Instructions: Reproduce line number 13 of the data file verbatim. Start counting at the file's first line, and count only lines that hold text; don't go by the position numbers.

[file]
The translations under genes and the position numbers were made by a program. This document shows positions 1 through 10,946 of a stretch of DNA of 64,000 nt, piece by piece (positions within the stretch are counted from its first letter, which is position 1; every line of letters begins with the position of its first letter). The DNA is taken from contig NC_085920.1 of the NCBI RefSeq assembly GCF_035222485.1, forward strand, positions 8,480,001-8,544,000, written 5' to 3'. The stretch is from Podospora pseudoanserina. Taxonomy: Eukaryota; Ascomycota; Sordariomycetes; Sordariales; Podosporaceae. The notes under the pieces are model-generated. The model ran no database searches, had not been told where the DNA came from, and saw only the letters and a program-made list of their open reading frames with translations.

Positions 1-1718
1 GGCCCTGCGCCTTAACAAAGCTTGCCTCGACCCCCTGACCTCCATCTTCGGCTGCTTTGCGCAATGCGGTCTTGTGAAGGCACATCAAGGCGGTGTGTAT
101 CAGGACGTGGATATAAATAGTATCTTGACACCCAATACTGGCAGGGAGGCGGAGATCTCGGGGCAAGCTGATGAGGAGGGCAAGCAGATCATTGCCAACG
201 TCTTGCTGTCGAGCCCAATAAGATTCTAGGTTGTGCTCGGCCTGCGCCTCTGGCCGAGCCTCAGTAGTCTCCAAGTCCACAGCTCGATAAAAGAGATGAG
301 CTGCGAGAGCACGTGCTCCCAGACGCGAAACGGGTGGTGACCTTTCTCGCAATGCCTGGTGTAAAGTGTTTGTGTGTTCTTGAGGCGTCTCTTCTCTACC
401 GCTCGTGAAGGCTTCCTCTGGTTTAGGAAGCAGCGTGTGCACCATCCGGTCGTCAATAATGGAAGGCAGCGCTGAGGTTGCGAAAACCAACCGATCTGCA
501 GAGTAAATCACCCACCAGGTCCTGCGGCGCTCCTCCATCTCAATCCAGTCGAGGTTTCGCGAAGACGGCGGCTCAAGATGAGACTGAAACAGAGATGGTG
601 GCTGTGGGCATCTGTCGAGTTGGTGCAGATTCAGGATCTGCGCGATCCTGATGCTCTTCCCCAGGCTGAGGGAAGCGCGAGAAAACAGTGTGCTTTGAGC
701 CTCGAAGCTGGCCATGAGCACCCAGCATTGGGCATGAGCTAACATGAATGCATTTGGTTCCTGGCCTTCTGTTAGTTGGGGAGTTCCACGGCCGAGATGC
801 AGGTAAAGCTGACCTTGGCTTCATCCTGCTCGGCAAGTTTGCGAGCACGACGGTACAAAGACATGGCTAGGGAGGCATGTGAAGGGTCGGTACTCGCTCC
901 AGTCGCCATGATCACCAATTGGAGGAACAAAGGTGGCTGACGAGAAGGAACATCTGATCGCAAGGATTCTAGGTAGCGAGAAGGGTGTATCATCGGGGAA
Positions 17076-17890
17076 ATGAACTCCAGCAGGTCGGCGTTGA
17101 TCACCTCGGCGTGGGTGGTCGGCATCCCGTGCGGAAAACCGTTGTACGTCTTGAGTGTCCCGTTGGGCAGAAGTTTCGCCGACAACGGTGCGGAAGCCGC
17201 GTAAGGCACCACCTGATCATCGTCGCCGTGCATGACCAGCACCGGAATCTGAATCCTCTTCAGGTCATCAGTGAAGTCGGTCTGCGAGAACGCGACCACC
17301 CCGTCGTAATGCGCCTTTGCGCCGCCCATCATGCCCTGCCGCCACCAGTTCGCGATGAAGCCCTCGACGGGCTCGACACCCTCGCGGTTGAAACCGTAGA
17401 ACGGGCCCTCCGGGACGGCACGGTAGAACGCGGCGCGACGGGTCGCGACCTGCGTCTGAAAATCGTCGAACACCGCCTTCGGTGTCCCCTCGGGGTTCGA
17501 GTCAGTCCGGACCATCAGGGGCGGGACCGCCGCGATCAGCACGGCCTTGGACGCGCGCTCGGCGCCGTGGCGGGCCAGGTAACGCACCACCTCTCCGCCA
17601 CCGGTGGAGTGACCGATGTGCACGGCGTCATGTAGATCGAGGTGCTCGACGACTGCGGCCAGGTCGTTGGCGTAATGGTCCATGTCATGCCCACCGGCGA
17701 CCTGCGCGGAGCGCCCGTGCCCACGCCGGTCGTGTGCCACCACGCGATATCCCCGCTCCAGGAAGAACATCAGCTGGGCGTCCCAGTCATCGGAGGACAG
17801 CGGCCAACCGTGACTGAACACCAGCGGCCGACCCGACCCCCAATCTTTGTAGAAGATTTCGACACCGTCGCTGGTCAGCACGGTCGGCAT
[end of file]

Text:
Positions 17076-17890